You might believe dogs to be carnivorous creatures, but they are considered omnivorous! But can dogs eat ham?
Unlike humans, many forms of food can be considered toxic for dogs. Check every time you feed your dog something new. Certain meats can be toxic to your four-legged friend because of additives or flavorings. Onion powder and garlic powder, for example, can be toxic and require a vet visit. We have a whole list of what house foods dogs can eat – but let’s look at ham specifically.
Is It Safe for My Dog to Eat Ham?
Yes, but there are many things to consider before you toss your pal a piece of sliced ham from your sandwich or Easter lunch.
Ham has enough sodium to cause issues not only for humans but dogs as well. If your ham is store-bought, then Fido is likely sinking his teeth into his fill of sodium for a long time.
That, and ham has sodium-based nitrites and nitrates that can cause problems for your dog. Too much salt for your dog can be toxic. You’re also looking at the possibility of kidney damage, seizures, and death due to too much salt.
Are There Any Safety Concerns Feeding Ham to My Dog?
If sodium concerns aren’t enough for you, then know that feeding your dog uncooked ham can also be a recipe for disaster. Uncooked meats carry the possibility of foodborne illnesses that can wreak havoc on your dog.
Hams, especially holiday hams, can also contain flavorings that can be toxic to dogs. While it might be fun to feed the pup from the table during Christmas dinner, too much ham can be a problem.
How Much Ham Can I Feed My Dog?
Have you heard of moderation? That’s the most important thing we can stress here. You may want to consider feeding your dog low-sodium ham only as a treat every once in a while. Be sure you cut the ham into bite-sized portions to reduce the risk of choking. A small serving size can be sprinkled in with your dog’s regular meal without issue.
How to Prepare Ham for Dogs
A piece of low-sodium ham from the deli counter or your grocery store’s meat section can be easily torn to manageable shreds for your dog to eat straight from your hand. If the ham is cooked, you’ll want to make sure it’s been cooked to an appropriate temperature of 145 degrees to reduce the likelihood of foodborne illnesses.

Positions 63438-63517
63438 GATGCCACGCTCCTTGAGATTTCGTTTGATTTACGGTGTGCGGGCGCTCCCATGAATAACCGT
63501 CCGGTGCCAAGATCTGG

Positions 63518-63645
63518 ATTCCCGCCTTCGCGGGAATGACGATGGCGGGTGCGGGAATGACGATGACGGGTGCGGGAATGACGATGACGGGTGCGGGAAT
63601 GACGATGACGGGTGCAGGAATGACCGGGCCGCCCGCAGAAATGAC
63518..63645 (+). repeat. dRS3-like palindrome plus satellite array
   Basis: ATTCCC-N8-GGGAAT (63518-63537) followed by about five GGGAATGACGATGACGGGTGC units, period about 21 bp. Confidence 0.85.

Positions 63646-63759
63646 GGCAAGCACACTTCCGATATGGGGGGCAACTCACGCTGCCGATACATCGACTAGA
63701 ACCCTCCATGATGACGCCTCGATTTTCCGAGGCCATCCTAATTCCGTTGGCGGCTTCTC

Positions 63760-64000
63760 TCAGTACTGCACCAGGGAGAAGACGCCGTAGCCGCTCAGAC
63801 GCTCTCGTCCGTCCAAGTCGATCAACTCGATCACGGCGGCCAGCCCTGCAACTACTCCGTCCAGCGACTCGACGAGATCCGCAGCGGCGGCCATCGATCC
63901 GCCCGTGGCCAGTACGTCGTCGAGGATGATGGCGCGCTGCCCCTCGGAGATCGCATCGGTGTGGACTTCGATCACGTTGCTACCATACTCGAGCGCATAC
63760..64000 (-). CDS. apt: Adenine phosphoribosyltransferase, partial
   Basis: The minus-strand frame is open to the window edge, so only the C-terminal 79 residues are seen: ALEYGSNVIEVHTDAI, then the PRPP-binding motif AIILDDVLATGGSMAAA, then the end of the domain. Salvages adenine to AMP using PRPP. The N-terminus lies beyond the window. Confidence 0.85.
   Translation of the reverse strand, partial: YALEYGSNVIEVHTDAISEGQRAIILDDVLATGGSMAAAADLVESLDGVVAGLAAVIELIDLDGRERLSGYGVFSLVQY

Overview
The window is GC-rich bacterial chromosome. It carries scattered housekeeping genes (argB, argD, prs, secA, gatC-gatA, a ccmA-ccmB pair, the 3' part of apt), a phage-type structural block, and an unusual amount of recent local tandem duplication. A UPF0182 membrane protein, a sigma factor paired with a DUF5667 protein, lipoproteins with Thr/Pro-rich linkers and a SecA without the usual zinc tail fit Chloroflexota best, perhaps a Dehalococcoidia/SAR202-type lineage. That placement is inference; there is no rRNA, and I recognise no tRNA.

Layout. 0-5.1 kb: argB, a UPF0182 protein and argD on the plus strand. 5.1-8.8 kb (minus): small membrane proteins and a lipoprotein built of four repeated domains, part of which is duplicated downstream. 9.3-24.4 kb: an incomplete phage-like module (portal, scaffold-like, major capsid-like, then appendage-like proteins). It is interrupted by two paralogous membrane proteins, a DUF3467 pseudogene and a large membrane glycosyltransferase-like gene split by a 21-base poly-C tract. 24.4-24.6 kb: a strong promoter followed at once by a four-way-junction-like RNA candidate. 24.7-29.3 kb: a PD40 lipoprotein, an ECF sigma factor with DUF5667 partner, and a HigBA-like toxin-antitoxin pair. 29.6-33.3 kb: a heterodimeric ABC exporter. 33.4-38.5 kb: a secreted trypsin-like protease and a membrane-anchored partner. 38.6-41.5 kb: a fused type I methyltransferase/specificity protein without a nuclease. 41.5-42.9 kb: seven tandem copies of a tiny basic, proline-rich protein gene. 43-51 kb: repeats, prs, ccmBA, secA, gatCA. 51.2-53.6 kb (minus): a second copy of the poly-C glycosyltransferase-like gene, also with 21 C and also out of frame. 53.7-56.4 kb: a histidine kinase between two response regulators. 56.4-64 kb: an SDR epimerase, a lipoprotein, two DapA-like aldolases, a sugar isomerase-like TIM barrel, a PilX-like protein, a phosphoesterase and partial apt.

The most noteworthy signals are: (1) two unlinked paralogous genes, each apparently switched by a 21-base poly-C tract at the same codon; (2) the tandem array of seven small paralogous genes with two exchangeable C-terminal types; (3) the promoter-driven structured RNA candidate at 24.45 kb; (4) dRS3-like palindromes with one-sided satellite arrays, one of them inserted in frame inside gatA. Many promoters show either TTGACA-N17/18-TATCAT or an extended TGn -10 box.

It’s easy to think about giving your dog a little slice of ham as you finish your sandwich at lunch. There’s no harm in this, provided you’re not doing it daily and you’re practicing moderation.
Still, know that ham is high in fat content, which can be an issue down the road when your dog is older. Just like humans, too much fat can cause cardiovascular and weight issues for your dog (if you’re not sure about the desired weight for your pup we have a tool that can help you answer the question “how big will my puppy be?”). Keep these things in mind, and your pup can enjoy a piece of hammy goodness as a treat!
Obviously you’re likely interested in the quality of your dog’s food and your pet’s health, in addition to having questions about what your dog can and can’t eat. We happen to have a ton of resources on these very topics!
One is our guide which will teach you how to add fiber to a dog’s diet, along with or our guide to choosing the high fiber dog food. If you’re looking into dog upset stomach we have a guide for that as well, and we can even help answer how long does it take a dog to digest food?. If you’re portioning your dog’s food you can also check out our guide to choosing the best automatic dog feeder.
We also have a series of health and nutritional information for your dog. Our dog weight calculator and our answer to how heavy should my dog be? can help you determine if your dog is the proper weight and size, and we even have a collection of breed-specific growth charts such as our goldendoodle growth chart, great dane growth chart, golden retriever growth chart, chihuahua growth chart, or our labrador growth chart.